(Forbes first published my article here.)
Standing stark naked, I started to place my phone on the bathroom counter nearby before stepping into the shower. Just as I put the phone down, it rang. I reached back to grab it, thinking my ill dad needed me to make a quick dash to the ER. Startled, once I saw that it was a Facetime call, I felt the phone slide through my fingers like slippery soap and land on the floor.
Yes, I did have enough sense about me at the moment to grab a robe before answering the number I didn’t recognize. “You’re face-timing me! Did you realize that? It’s 6:30 a.m.”
“So sorry.” Click. The client sounded as surprised and embarrassed as I felt. He didn’t call me back for another two weeks—a typical voice call during regular business hours.
Although the most embarrassing communication mistake, it’s certainly not the only one I’ve been party to when someone’s juggling too many channels: email threads, text threads, instant messaging, Slack, What’s App, Facebook Messenger.
To be more specific about such communication mishaps:
—My brokerage firm mailed a quarterly financial statement to me—a statement belonging to another client!
—A very sexually explicit text came from an unknown phone number. I replied, “You’ve sent this to the wrong person.” The return text said, “So sorry—that was meant for my husband.”
—A family member texted an insulting comment—quickly followed by a second text saying, “Ooooops. Wrong thread.”
—An impatient journalist sent me a LinkedIn message inviting me to schedule an interview “ASAP,” but which I got around to reading a month later.
—Laughing at myself just now, I sent a text yesterday to a colleague, saying: “Please check your email. Complicated situation. Too much to text.”
All these tools are meant to make communication easier and quicker—but channel overload often does just the opposite.
Clarity: Quite often during a fast-moving situation, you and a colleague (or several colleagues) find yourself using two channels at once—email and text. With the same situation, you as the recipient have to keep tabs on the timeline. You’re caught seeing two contradictory messages.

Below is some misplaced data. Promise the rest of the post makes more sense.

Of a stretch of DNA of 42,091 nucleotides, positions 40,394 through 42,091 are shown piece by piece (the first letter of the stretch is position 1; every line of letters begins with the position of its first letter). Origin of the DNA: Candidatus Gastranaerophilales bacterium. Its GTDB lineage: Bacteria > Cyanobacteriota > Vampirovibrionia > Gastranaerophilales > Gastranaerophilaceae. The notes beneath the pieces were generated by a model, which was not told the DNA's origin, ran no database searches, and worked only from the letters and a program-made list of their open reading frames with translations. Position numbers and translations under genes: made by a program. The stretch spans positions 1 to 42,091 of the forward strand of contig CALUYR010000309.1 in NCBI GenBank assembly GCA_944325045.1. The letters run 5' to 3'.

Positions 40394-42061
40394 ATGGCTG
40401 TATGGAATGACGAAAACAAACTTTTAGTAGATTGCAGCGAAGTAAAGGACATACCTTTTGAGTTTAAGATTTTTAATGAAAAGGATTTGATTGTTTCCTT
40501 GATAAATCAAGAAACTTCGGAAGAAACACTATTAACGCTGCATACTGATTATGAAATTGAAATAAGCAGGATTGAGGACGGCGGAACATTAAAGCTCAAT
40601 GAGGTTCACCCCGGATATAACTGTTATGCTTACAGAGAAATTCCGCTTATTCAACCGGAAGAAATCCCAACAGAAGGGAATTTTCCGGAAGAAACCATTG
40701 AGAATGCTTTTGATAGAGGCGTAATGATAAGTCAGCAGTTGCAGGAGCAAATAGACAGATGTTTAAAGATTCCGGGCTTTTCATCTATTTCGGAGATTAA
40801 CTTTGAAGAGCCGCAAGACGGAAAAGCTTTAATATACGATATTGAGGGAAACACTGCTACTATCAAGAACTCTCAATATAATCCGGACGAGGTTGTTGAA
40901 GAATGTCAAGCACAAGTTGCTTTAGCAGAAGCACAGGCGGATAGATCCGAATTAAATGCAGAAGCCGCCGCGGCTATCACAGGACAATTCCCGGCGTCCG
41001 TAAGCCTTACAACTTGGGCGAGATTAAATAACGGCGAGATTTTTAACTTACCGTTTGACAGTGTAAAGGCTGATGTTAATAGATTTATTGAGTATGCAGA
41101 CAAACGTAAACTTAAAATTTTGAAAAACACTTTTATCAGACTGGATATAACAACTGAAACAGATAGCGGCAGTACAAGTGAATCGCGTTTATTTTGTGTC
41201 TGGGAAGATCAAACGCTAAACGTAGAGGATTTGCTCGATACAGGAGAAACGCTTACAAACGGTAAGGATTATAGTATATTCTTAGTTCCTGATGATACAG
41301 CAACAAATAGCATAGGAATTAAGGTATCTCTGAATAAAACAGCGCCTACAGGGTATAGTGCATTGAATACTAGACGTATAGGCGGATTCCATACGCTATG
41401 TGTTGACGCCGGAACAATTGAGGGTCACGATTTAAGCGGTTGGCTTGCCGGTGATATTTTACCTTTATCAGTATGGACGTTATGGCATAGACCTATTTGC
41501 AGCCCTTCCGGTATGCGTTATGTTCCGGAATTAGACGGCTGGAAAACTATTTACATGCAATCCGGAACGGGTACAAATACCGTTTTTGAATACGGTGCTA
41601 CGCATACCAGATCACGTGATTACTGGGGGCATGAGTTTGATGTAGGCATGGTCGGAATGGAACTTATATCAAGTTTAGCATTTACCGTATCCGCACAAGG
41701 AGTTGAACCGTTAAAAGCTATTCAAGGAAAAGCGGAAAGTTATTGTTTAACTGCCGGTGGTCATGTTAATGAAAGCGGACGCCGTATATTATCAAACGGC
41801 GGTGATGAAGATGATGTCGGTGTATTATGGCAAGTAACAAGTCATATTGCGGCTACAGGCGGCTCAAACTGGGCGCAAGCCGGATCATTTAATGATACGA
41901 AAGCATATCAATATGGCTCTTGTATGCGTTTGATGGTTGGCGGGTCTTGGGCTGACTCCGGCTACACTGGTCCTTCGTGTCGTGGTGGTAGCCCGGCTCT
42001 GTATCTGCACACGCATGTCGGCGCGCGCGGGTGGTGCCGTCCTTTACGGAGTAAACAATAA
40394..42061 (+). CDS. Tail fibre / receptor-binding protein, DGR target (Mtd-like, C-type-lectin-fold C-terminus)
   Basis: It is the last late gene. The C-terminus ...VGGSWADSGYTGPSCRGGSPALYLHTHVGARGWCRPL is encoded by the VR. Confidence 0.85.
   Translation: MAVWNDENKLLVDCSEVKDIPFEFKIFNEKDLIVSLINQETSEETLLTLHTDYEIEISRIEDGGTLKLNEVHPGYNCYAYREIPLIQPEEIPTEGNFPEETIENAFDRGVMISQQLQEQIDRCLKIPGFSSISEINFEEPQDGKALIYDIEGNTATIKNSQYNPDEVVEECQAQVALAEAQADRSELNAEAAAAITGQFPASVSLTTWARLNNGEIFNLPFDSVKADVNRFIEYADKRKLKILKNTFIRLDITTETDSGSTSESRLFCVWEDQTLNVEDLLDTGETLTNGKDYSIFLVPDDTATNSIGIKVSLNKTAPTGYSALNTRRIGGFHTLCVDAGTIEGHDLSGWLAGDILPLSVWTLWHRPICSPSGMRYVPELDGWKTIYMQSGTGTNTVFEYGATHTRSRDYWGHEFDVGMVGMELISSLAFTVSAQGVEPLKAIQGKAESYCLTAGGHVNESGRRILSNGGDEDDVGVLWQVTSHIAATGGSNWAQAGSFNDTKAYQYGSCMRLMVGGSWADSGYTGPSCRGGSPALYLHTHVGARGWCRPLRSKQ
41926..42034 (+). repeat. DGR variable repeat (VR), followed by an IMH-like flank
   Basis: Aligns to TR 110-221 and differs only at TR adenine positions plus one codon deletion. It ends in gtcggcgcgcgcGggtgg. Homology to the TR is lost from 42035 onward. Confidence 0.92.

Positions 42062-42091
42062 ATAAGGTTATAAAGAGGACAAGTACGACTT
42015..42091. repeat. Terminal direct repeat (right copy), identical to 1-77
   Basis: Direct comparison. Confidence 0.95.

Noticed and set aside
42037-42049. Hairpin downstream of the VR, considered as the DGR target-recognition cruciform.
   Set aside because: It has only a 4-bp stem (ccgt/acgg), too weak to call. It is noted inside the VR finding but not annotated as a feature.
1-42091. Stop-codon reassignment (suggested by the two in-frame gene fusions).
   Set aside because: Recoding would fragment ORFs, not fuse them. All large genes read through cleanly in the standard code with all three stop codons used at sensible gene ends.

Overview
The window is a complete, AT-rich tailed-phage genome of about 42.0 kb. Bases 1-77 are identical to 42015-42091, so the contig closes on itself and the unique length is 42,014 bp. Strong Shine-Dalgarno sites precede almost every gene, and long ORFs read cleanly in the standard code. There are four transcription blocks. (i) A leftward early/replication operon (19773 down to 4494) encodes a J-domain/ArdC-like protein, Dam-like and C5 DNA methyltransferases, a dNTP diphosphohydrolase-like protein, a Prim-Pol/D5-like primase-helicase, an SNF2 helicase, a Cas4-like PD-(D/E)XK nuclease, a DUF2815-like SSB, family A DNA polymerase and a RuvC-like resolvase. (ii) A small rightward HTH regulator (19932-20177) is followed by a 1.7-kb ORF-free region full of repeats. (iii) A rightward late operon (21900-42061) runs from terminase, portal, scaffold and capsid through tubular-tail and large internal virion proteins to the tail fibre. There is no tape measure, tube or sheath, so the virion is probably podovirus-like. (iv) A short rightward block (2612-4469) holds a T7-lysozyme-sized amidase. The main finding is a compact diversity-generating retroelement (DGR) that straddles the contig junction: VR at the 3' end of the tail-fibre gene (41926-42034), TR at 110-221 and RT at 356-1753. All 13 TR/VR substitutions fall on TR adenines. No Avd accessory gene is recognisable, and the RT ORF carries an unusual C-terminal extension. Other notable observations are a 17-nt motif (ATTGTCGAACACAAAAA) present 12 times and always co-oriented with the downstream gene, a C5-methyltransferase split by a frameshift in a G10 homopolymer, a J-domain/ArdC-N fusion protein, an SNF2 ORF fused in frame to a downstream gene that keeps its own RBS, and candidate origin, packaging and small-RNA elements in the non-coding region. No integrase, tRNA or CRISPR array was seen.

The text says: “Sean Hall has decided to go ahead with the project if we can start it today.”
The next instant-message you see says: “Stop work. Sean has changed his mind because we can’t guarantee the work will be started today.”
Then you check your email only to read: “Can you call the manager of the service department to see if she’ll work Sean into today’s schedule?”
Contradictory messages? What’s the current state of affairs? Is the project moving ahead or not? You’ll have to go back to each message and check the timelines to determine what, if anything, has been “overcome by events.”
Delays: If you have time-sensitive messages, be sure you’re sending and responding in the channel that your recipient uses most often. It’s disappointing—and sometimes costly—to find an invitation sitting in your account for an event that’s already passed.
Mistakes: Deletions, exceptions, deadlines all provide fodder for frequent miscommunication. You receive an email saying, “Our Hile proposal has been approved as submitted. You’re now free to destroy all the preliminary drafts of research that have been done over the past 6 months.”
So you delete all the related worksheets—only to see a Slack message at the end of the day saying this: “One exception to the earlier note about the Hile proposal: Please retain the worksheets involving cost calculations of the alternatives.”
Distance: Rapport builds slower when so many people work remotely and communicate virtually. Having 17 people join on a ZOOM call does not create instant camaraderie among the participants like a face-to-face meeting when people arrive early and stay late to chat.
A warm handshake or even an “Hey, hope you had a nice trip to Okinawa. I heard Caleb say you went there on business. New effort or what?” Just a “Hi, Ginny” on a live call breaks the ice far more than joining a video “meeting” with a couple dozen other unknowns.
So, where do we go from here? It’s not realistic to think all the channels and apps are going to shut down or unclog themselves.
Staying on top of all these channels can make you feel like an air-traffic controller. Granted, staying alert and keeping everyone in their own “lane” may not be a life-or-death situation. But knowing what to say, where to say it, and how to say it can prevent communication mishaps that can crash a client project—or your career.
Learn more ways to manage communication channel overload with Faster, Fewer, Better Emails.